Yet experts tell us that even with a successful vaccine and effective treatment, COVID-19 may never go away. Even if the pandemic is curbed in one part of the world, it will likely continue in other places, causing infections elsewhere. And even if it is no longer an immediate pandemic-level threat, the coronavirus will likely become endemic – meaning slow, sustained transmission will persist. The coronavirus will continue to cause smaller outbreaks, much like seasonal flu.

The history of pandemics is full of such frustrating examples.

Once they emerge, diseases rarely leave

Whether bacterial, viral or parasitic, virtually every disease pathogen that has affected people over the last several thousand years is still with us, because it is nearly impossible to fully eradicate them.

The only disease that has been eradicated through vaccination is smallpox. Mass vaccination campaigns led by the World Health Organization in the 1960s and 1970s were successful, and in 1980, smallpox was declared the first – and still, the only – human disease to be fully eradicated.

Children holding smallpox vaccination certificates
Children holding smallpox vaccination certificates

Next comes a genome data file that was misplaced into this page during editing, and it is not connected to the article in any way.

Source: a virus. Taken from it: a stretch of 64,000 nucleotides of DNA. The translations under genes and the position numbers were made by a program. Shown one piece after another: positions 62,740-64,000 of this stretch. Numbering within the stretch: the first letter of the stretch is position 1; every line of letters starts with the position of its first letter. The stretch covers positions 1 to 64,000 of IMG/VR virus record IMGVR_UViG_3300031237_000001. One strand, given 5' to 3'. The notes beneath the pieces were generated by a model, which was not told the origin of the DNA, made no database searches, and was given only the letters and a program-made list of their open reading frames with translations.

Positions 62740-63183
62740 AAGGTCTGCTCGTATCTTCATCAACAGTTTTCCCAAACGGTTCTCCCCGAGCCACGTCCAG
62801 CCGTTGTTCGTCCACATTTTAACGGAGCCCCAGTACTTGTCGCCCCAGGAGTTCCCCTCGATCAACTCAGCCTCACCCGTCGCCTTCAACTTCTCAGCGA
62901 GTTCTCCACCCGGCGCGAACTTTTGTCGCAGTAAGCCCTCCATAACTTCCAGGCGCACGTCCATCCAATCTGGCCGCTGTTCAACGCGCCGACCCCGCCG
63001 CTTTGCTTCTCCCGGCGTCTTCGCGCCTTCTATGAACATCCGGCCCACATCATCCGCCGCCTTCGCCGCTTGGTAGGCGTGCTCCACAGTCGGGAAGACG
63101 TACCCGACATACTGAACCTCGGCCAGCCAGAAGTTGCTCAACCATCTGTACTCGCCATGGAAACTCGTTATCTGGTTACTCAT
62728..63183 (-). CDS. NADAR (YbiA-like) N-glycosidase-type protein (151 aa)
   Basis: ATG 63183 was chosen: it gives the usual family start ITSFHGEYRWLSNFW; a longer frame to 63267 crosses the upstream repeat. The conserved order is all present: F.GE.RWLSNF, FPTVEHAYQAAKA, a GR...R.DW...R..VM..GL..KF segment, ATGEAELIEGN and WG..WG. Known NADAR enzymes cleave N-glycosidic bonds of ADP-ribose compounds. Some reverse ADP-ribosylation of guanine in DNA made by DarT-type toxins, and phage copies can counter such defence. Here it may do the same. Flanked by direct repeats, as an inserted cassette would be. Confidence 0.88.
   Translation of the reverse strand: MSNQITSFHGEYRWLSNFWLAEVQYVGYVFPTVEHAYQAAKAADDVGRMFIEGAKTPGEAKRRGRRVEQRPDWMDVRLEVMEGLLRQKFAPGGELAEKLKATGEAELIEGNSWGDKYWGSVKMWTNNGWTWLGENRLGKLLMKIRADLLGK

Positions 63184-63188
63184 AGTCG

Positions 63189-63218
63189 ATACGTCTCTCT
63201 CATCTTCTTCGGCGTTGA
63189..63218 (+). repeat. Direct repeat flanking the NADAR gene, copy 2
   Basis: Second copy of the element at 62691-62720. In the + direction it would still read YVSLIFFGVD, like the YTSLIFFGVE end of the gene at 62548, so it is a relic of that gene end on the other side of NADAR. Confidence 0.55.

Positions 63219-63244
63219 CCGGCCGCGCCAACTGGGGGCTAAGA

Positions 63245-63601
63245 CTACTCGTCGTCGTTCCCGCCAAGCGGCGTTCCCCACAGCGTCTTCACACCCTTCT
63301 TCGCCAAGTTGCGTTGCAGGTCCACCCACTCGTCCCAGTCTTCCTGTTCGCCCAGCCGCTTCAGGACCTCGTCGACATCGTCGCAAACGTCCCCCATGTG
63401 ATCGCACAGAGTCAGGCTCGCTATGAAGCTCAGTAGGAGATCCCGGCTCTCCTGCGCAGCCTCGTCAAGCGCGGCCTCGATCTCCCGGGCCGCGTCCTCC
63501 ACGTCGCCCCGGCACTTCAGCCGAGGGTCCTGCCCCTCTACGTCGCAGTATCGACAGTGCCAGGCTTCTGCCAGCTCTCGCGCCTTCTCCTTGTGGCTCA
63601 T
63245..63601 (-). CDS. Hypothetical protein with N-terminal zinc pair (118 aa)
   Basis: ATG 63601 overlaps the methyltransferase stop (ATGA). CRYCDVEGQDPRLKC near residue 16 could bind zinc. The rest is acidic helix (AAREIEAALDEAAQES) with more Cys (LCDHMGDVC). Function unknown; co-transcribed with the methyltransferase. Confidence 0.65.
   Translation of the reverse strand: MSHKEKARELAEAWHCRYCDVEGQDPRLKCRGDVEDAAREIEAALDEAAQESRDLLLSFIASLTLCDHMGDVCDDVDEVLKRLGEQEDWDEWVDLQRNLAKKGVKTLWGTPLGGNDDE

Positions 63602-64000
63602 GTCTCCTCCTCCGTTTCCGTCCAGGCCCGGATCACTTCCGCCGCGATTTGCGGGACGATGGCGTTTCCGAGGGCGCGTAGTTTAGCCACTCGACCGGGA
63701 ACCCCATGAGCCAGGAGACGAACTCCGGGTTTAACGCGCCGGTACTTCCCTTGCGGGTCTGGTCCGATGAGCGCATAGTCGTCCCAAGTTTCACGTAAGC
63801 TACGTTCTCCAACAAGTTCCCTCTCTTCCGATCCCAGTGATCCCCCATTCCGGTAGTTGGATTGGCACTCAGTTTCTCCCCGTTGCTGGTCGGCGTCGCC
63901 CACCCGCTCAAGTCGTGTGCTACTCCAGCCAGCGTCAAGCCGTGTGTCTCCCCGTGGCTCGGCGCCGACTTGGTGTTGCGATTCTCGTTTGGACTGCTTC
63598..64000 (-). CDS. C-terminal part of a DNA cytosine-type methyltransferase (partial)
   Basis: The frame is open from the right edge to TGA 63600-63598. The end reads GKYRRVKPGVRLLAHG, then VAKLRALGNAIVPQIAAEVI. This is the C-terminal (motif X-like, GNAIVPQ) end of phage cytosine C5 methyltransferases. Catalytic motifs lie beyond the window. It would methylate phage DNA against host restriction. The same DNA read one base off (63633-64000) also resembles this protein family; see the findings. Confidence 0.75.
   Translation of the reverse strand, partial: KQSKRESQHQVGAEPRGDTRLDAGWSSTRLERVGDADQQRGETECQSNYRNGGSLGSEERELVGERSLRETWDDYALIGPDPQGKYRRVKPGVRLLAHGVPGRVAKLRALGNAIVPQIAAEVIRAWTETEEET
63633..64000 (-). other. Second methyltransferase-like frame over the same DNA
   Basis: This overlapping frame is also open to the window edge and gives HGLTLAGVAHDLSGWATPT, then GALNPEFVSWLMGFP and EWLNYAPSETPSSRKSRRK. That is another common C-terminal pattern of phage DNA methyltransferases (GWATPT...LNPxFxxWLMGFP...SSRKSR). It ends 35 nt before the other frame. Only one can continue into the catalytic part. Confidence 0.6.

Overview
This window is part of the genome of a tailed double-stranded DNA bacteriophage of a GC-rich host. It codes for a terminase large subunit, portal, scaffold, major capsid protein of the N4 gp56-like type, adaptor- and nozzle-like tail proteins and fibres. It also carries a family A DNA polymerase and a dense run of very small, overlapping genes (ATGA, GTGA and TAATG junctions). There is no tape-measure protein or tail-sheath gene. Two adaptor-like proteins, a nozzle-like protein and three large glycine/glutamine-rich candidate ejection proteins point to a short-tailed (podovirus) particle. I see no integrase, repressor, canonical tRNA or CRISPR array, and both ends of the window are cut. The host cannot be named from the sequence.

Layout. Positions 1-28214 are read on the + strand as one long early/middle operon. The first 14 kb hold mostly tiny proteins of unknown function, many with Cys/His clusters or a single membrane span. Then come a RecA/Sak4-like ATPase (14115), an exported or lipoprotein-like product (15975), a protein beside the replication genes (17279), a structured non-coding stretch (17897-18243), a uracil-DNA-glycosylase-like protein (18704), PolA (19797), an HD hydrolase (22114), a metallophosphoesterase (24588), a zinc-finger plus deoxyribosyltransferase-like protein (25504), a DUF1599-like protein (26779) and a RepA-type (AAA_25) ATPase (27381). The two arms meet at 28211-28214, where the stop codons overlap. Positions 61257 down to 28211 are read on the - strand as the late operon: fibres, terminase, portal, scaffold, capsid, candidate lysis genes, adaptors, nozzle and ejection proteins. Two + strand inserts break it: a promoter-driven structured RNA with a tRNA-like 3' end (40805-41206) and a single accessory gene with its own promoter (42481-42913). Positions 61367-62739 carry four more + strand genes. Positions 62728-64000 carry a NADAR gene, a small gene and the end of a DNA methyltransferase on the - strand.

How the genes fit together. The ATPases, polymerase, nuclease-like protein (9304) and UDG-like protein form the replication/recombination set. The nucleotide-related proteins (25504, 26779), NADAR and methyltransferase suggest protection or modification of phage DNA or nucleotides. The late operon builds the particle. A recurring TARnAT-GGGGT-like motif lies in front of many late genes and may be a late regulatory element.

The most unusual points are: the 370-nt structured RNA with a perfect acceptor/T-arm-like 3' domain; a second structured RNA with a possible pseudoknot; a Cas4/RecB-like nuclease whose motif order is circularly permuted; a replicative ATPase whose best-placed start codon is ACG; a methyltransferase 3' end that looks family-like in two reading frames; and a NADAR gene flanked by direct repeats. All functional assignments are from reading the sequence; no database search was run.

So success stories like smallpox are exceptional. It is rather the rule that diseases come to stay.

Take, for example, pathogens like malaria. Transmitted via parasite, it’s almost as old as humanity and still exacts

America’s history of racism was a preexisting condition for COVID-19

A Louisiana pastor prays as his parishioners die, first from cancer and now from COVID-19. An Indigenous community in New Mexico lacks adequate health care as the death toll mounts. A sick hospital worker in New Jersey frets about infecting others in her heavily populated neighborhood.



a group of people standing in front of a mirror posing for the camera: Parishioners stand in Our Lady of Grace Catholic Church in Reserve, LA, during a sermon by Rev. Fr. Christopher Chike Amadi.


© Jasper Colt, USA TODAY
Parishioners stand in Our Lady of Grace Catholic Church in Reserve, LA, during a sermon by Rev. Fr. Christopher Chike Amadi.

As the country cries out for a vaccine and a return to normal, lost in the policy debates is the reality that COVID-19 kills far more people of color than white Americans. This isn’t a matter of coincidence, poor choices or bad luck — it’s by design.